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THE JOURNAL OF CARDIOVASCULAR SURGERY
A Journal on Cardiac, Vascular and Thoracic Surgery
Indexed/Abstracted in: BIOSIS Previews, Current Contents/Clinical Medicine, EMBASE, PubMed/MEDLINE, Science Citation Index Expanded (SciSearch), Scopus
Impact Factor 1,632
ORIGINAL ARTICLES THORACIC PAPERS
The Journal of Cardiovascular Surgery 1998 August;39(4):497-501
The influence of cardiopulmonary function on outcome of veterans undergoing resectional therapy for lung cancer
Canver C. C., Cooler S. D., Nichols R. D.
From the Section of Cardiothoracic Surgery William S. Middleton Memorial Veterans Hospital University of Wisconsin School of Medicine Madison, Wisconsin, USA
Background. The unknown but presumably poor preoperative cardiopulmonary function of U.S. Armed Forces veterans with bronchogenic cancer may dissuade surgeons performing necessary major lung resection. The purpose of this study was to investigate the relationship between preoperative cardiopulmonary risk and the outcome of veterans undergoing pulmonary resection for bronchogenic carcinoma.
Methods. A retrospective chart review was performed on 79 veterans who underwent lung resection for bronchogenic cancer between March 1990 and June 1995. Preoperative cardiac function was assessed by 1) history of heart disease (myocardial infarotion, previous open heart surgery, and hypertension), 2) electrocardiogram, EKG, and 3) transthoracic echocardiography, TTE (ejection fraction and left ventricular wall motion abnormalities). Pulmonary reserve was evaluated by 1) history of lung disease (active smoking, known chronic obstructive pulmonary disease, COPD), and 2) spirometry (forced expiratory volume in 1 second, FEV1, and minute ventilation volume, MVV). Resections were performed by standard pulmonary techniques and follow-up data was available in all patients.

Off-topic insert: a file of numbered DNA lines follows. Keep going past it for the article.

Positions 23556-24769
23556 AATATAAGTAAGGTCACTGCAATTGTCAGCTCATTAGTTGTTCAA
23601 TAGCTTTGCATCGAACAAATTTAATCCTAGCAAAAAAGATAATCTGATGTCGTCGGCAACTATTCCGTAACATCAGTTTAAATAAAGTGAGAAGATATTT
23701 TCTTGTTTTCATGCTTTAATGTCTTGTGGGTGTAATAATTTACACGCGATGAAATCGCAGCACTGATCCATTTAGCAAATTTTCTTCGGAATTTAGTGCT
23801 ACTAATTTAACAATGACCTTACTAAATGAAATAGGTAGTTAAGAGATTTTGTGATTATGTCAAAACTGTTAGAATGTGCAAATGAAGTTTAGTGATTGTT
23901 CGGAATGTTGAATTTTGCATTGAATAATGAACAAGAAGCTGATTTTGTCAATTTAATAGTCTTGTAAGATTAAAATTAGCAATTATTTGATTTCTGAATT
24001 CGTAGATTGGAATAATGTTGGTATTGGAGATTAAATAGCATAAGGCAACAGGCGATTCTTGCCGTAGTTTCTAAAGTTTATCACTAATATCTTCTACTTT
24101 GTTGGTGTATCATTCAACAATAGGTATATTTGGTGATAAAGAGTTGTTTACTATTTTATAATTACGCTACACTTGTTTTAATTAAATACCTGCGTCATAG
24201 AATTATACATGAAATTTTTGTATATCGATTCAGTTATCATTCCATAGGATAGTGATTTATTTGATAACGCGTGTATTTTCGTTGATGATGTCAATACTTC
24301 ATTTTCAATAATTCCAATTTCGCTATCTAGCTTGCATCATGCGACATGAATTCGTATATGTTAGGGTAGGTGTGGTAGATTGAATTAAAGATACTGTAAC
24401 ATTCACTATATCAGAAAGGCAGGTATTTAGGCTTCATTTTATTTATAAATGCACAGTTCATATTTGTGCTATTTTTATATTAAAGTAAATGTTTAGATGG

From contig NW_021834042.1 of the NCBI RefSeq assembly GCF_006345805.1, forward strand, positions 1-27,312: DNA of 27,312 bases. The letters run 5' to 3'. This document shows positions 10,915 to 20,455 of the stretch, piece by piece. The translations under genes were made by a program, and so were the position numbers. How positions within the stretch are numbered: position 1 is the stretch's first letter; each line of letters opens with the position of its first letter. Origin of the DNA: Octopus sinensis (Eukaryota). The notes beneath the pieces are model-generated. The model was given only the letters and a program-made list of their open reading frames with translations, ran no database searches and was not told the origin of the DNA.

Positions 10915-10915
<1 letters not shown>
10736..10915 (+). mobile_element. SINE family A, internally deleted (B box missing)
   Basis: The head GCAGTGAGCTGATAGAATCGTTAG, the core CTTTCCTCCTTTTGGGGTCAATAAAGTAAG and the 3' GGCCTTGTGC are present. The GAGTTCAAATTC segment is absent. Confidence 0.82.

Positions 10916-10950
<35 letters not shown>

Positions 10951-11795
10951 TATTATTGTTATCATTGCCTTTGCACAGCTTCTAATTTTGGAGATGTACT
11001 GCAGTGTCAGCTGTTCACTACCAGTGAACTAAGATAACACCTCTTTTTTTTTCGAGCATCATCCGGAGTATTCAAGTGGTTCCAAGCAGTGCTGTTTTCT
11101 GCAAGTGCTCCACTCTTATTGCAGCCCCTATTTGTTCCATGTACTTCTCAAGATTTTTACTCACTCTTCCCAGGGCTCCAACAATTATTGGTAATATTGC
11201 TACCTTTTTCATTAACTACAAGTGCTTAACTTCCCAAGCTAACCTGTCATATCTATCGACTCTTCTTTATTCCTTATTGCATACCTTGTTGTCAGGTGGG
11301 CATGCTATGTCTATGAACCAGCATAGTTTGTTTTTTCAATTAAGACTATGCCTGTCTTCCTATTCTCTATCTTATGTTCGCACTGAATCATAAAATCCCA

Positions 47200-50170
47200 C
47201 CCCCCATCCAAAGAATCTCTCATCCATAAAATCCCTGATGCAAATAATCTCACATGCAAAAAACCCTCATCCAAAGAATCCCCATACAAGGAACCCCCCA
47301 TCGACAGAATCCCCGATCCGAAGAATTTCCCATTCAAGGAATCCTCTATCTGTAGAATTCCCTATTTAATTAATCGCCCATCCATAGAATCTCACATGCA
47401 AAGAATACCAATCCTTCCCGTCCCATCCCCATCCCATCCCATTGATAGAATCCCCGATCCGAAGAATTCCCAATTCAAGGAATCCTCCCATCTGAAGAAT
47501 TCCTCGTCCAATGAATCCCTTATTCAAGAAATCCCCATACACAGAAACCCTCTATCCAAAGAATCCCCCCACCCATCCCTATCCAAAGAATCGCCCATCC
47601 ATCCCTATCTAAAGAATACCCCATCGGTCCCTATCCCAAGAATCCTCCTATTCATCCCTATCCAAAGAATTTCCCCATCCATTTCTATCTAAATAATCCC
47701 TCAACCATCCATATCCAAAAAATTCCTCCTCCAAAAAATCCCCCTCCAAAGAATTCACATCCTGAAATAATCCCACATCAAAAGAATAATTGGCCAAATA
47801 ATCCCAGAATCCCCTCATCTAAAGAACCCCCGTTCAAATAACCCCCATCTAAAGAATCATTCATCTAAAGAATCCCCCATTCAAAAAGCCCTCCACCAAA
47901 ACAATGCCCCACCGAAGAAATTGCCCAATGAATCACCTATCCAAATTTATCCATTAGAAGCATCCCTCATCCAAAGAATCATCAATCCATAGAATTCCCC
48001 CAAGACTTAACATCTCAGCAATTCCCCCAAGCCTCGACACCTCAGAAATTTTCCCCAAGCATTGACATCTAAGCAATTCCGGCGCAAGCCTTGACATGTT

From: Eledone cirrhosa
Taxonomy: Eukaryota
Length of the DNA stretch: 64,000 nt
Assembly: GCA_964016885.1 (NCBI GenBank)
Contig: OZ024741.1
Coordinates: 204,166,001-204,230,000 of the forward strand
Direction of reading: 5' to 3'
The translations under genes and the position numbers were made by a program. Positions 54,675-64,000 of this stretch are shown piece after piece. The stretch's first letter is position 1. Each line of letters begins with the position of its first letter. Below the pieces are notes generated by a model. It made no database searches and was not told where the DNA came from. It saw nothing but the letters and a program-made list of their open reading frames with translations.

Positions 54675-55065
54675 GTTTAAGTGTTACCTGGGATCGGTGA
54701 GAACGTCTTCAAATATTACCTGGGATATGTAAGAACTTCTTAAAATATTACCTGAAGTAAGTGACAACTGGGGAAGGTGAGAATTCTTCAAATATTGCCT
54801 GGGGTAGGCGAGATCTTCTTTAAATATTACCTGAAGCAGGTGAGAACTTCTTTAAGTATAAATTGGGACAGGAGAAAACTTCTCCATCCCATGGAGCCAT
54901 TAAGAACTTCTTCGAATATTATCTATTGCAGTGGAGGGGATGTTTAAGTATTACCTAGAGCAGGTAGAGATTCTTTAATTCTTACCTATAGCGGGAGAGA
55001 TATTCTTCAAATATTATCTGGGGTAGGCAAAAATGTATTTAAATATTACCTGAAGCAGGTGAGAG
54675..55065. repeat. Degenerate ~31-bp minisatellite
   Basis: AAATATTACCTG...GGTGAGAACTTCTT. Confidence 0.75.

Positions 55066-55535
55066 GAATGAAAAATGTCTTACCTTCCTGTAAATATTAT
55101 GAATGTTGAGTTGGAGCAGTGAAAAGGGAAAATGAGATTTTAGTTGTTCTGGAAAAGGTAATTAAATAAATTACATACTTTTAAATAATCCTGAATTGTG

Results. All patients were males except one, with a mean age of 66±1.0 yrs (range=32 to 81 yrs). Fifty-one patients (64.6%) had a history of COPD while one-third of the veterans were smoking and using excessive alcohol just prior to surgery. Twenty-four patients (29%) had abnormal preoperative EKG and only 10 (15%) had prior myocardial infarction. Eleven patients (13.9%) had undergone previous coronary bypass surgery. Average preoperative left ventricular ejection fraction was 63±2% (range=41 to 80%) and left ventricular wall motion abnormalities were present in only 6 patients (8%). Mean preoperative FEV1 was 2.2±0.1 L (range=0.6-4.1 L) and MVV was 87±4 L/min (range=26-198 L/min). A lobectomy was performed in 68 patients (86.1%), pneumonectomy in 10 (12.7%), and wedge resection in 1 (1.2%). The most common types of cancer were squamous cell (36 patients) and adenocarcinoma (31 patients). While pulmonary complications (atelectasis, prolonged air leak, pneumonia) occurred in 8 patients (10%), only two (3%) suffered nonpulmonary complications (ischemic bowel disease). For all veterans with bronchogenic cancer, early (30-day) mortality after major lung resection was 3.9% (3/79): 1.5% (1/68) after lobectomy, and 20% (2/10) after pneumonectomy (p=not significant). Overall survival at 5 years was 39.5%.
Conclusions. Preoperative cardiopulmonary risk for veterans with bronchogenic cancer is acceptable and lung resection can be performed with good outcomes in this distinct patient population.